With the weekend being a washout, and all of this week being predicted to be wet, we took advantage of the good forecast for Monday to get out and do CES 3. I was joined for the session by Jonny and our latest recruit, Luke Osman. As the three of us, and my nets, had got soaked in a truncated session at the Firs on Friday, Luke’s first session, I was impressed that he came back for more.
We were eaten alive by mosquitoes whilst putting up the nets along the heronry ride, and so doused ourselves in citronella, which helped make the rest of the session bearable. As has been the case reported from all around the country, our CES numbers are well down on last year. This is almost certainly down to the late arrival of summer migrants, as mentioned on Springwatch on Monday evening’s screening.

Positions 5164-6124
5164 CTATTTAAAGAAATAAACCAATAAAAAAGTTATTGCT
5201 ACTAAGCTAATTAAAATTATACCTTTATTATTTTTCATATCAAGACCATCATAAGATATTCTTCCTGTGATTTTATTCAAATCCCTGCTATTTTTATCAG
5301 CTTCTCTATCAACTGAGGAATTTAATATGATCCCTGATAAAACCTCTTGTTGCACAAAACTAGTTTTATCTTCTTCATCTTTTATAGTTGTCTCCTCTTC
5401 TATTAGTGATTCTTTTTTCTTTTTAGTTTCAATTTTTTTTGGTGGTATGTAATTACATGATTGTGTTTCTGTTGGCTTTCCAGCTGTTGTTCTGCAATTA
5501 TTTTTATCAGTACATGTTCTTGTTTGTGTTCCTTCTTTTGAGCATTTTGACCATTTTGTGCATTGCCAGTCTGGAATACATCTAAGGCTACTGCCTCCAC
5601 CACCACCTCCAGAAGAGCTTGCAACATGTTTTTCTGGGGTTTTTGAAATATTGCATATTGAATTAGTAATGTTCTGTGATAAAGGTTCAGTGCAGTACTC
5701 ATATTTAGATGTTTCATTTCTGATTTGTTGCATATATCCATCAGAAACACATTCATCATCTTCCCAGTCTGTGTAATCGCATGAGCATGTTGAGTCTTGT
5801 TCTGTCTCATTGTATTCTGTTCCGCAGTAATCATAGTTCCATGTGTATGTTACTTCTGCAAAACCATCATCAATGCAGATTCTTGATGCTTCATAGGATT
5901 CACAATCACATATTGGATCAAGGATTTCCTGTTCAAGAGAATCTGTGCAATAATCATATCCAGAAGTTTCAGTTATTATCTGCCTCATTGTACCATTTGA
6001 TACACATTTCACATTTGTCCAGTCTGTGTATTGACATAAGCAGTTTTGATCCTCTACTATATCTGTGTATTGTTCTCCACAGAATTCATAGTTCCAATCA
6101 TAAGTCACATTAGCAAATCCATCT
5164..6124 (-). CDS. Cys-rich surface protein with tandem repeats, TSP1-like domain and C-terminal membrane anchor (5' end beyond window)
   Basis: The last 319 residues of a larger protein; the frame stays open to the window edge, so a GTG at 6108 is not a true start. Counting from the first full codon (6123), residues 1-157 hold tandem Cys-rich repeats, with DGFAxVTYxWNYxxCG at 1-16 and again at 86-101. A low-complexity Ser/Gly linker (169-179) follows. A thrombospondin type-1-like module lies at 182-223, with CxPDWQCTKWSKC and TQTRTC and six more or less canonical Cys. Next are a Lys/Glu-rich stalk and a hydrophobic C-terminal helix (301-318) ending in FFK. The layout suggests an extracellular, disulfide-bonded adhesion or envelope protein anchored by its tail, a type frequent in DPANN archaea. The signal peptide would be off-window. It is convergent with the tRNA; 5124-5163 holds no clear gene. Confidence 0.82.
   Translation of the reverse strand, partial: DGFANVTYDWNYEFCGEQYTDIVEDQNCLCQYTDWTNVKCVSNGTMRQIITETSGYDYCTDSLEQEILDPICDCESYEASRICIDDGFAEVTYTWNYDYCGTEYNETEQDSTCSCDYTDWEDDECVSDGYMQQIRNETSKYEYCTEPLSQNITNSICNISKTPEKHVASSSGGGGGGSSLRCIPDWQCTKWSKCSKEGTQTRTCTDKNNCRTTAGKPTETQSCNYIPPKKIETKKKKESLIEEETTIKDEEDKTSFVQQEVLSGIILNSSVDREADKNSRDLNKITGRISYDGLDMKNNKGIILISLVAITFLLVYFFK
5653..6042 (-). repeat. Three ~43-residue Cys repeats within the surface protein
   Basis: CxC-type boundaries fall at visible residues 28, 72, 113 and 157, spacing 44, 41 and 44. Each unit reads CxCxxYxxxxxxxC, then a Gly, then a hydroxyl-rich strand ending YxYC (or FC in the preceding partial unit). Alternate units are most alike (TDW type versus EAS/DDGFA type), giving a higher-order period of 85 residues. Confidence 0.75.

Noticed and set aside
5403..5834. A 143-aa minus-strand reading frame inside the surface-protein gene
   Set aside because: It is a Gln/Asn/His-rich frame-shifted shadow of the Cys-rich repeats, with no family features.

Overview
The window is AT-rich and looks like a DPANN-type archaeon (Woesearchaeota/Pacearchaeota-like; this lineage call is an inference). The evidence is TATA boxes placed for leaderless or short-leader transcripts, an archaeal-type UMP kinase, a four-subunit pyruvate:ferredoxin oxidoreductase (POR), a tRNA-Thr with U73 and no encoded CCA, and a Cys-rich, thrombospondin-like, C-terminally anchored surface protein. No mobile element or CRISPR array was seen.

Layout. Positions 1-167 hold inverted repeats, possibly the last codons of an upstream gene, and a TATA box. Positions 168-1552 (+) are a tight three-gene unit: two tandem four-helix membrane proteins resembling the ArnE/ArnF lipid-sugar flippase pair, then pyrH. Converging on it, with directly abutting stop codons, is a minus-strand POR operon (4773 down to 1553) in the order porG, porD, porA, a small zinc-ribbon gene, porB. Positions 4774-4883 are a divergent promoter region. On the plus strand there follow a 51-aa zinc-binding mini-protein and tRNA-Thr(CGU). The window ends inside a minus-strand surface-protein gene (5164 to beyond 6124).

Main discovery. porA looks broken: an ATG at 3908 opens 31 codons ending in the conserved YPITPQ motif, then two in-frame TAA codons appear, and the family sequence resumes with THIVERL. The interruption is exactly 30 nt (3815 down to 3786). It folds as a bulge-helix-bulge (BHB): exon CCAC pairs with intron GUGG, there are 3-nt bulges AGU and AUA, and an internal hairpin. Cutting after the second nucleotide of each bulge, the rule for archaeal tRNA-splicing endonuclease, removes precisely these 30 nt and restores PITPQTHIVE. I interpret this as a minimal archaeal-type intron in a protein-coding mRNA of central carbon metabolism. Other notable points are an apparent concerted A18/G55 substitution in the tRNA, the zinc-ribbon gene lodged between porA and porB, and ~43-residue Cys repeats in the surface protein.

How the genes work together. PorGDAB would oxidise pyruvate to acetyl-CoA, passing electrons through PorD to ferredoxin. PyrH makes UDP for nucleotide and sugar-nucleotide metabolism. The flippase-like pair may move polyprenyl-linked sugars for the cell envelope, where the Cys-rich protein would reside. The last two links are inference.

The list for the day was: Treecreeper (1); Great Tit (1); Long-tailed Tit 1; Wren (1); Dunnock 1(2); Robin 1; Song Thrush 2(1); Blackbird 1(2); Blackcap 1; Garden Warbler 2; Whitethroat 1; Lesser Whitethroat 1; Chiffchaff (2); Bullfinch (1); House Sparrow 2; Reed Bunting (1). Totals: 13 birds ringed from 10 species and 12 birds recaptured from 9 species, making 25 birds processed from 16 species. The proportion of retrapped birds is 48%.
The catch included our first newly-fledged Dunnock and Robin of the year. It also included a Whitethroat, carrying an unwelcome visitor:
Not my best photograph but the large grey blob is a tick. Most ringers carry a pair of needle forceps or a tick removing tool in their kit for just such an eventuality. I removed it, made sure the wound was clean and released the bird unburdened by a blood-sucking parasite.